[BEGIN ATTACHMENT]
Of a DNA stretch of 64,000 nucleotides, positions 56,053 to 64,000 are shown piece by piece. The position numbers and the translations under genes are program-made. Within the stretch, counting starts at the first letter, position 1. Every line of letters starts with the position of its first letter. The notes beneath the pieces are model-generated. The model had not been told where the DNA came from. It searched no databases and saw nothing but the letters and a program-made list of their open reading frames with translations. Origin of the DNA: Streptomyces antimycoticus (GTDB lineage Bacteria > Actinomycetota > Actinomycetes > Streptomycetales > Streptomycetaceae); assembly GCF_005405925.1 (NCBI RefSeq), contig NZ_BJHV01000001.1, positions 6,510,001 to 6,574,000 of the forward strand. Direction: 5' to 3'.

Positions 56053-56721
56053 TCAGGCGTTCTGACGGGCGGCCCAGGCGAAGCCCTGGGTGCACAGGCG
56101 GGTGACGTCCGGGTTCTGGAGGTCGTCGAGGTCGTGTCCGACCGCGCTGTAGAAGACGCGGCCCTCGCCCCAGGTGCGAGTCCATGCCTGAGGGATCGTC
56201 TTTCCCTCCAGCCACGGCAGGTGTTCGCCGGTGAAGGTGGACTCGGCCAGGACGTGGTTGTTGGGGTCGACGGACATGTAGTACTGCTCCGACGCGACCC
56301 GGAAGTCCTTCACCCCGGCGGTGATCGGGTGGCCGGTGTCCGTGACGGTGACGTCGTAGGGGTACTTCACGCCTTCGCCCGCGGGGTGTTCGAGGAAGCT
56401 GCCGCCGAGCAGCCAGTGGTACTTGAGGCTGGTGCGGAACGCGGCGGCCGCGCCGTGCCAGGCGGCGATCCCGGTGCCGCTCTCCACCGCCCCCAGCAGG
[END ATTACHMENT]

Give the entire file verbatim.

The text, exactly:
Of a DNA stretch of 64,000 nucleotides, positions 56,053 to 64,000 are shown piece by piece. The position numbers and the translations under genes are program-made. Within the stretch, counting starts at the first letter, position 1. Every line of letters starts with the position of its first letter. The notes beneath the pieces are model-generated. The model had not been told where the DNA came from. It searched no databases and saw nothing but the letters and a program-made list of their open reading frames with translations. Origin of the DNA: Streptomyces antimycoticus (GTDB lineage Bacteria > Actinomycetota > Actinomycetes > Streptomycetales > Streptomycetaceae); assembly GCF_005405925.1 (NCBI RefSeq), contig NZ_BJHV01000001.1, positions 6,510,001 to 6,574,000 of the forward strand. Direction: 5' to 3'.

Positions 56053-56721
56053 TCAGGCGTTCTGACGGGCGGCCCAGGCGAAGCCCTGGGTGCACAGGCG
56101 GGTGACGTCCGGGTTCTGGAGGTCGTCGAGGTCGTGTCCGACCGCGCTGTAGAAGACGCGGCCCTCGCCCCAGGTGCGAGTCCATGCCTGAGGGATCGTC
56201 TTTCCCTCCAGCCACGGCAGGTGTTCGCCGGTGAAGGTGGACTCGGCCAGGACGTGGTTGTTGGGGTCGACGGACATGTAGTACTGCTCCGACGCGACCC
56301 GGAAGTCCTTCACCCCGGCGGTGATCGGGTGGCCGGTGTCCGTGACGGTGACGTCGTAGGGGTACTTCACGCCTTCGCCCGCGGGGTGTTCGAGGAAGCT
56401 GCCGCCGAGCAGCCAGTGGTACTTGAGGCTGGTGCGGAACGCGGCGGCCGCGCCGTGCCAGGCGGCGATCCCGGTGCCGCTCTCCACCGCCCCCAGCAGG